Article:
The UN World Meteorological Organization says there is a 50:50 chance of the average global temperature reaching 1.5 degrees Celsius above the pre-industrial level in the next five years. The chance of this occurring was nearly zero in 2015.
The WMO has issued its annual climate update, which is an analysis of the current state of the global climate based on data from weather authorities around the world.
The report states the global average temperature last year was 1.1 degrees Celsius above the pre-industrial baseline.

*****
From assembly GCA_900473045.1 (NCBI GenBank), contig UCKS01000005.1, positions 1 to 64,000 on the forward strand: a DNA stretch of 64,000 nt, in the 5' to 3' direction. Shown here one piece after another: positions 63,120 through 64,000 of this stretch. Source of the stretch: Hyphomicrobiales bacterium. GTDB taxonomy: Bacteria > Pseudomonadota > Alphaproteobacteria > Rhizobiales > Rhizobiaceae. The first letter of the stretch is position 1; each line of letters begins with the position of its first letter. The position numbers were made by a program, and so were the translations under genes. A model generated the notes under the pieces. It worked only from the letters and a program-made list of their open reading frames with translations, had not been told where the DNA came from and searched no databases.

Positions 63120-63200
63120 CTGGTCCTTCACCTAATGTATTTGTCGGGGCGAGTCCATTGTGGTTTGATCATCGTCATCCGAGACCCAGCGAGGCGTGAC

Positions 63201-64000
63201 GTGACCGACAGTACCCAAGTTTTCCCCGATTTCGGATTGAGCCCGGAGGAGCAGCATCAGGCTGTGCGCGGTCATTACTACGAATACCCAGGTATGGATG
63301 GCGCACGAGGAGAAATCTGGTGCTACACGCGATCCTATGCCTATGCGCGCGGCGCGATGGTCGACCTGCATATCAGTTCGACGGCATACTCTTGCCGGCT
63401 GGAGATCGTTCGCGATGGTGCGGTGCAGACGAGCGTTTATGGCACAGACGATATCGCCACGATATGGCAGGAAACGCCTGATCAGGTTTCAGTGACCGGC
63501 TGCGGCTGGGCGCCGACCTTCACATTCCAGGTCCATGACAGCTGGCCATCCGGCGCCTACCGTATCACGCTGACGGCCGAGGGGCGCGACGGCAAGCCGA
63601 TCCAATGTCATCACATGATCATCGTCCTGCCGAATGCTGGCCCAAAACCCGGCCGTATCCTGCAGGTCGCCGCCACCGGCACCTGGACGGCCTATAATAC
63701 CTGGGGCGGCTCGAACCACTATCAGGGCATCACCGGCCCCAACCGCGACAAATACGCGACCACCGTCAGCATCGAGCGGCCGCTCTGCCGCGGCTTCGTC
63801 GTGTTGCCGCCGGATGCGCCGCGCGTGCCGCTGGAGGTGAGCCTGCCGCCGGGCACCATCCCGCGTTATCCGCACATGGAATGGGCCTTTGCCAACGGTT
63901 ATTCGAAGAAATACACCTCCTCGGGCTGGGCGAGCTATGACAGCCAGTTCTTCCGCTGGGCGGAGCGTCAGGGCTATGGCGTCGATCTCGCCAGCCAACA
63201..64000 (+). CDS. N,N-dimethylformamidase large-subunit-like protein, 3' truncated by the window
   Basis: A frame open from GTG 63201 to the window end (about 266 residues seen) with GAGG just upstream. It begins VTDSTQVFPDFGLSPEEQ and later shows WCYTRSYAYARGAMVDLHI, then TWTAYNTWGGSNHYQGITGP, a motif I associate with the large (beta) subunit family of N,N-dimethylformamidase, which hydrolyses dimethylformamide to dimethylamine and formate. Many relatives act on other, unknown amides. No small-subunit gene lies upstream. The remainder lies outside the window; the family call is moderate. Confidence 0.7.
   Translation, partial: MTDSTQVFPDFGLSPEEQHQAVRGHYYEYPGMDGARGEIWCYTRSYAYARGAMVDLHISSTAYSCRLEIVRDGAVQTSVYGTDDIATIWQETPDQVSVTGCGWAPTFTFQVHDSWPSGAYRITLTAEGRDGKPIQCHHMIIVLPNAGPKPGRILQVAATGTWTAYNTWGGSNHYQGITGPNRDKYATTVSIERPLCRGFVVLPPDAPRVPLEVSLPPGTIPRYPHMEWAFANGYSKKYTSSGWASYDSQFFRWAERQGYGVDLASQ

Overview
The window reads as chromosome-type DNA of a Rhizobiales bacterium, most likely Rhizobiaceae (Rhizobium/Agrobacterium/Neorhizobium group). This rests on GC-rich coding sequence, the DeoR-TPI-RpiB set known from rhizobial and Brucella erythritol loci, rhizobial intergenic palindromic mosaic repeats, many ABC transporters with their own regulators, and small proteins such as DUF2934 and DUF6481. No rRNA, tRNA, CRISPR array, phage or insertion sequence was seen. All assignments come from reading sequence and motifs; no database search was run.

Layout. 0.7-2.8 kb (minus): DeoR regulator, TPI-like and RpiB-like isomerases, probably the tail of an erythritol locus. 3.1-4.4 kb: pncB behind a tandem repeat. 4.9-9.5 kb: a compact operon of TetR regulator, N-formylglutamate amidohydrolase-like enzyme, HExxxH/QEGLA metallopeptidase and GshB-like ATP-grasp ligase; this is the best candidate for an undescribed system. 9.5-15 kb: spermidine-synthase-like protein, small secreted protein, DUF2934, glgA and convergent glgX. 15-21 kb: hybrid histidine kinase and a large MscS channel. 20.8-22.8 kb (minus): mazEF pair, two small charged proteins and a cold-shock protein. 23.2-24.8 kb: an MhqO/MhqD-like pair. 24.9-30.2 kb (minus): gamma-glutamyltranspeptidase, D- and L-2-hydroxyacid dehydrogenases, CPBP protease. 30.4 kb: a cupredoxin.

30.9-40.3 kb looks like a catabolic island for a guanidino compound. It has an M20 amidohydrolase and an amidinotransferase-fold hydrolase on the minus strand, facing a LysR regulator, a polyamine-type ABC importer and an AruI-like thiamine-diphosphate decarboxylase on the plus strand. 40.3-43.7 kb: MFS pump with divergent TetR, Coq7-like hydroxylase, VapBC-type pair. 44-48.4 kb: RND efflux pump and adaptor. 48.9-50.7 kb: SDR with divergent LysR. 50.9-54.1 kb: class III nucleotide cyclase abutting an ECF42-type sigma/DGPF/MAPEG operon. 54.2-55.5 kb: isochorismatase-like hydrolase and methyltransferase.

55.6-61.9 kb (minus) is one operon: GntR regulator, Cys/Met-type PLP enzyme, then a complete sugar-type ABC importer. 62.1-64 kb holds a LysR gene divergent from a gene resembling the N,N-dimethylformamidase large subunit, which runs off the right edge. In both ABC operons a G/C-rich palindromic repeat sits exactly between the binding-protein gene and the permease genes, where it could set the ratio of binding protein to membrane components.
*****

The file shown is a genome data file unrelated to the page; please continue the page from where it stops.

The report warns the global average temperature is approaching the 1.5-degree level that scientists believe is the threshold when climate change begins to irreversibly spread.
It also predicts there is a 93-percent likelihood that at least one year between 2022 and 2026 will be the warmest ever, surpassing the record set in 2016.
World leaders agreed at the COP26 UN climate conference last year to review their emissions targets for greenhouse gases in an effort to limit the global average temperature increase to 1.5 degrees.
The WMO warns that as long as countries continue to emit greenhouse gases, temperature will keep rising, causing sea ice and glaciers to melt, sea levels to rise and weather to become more extreme.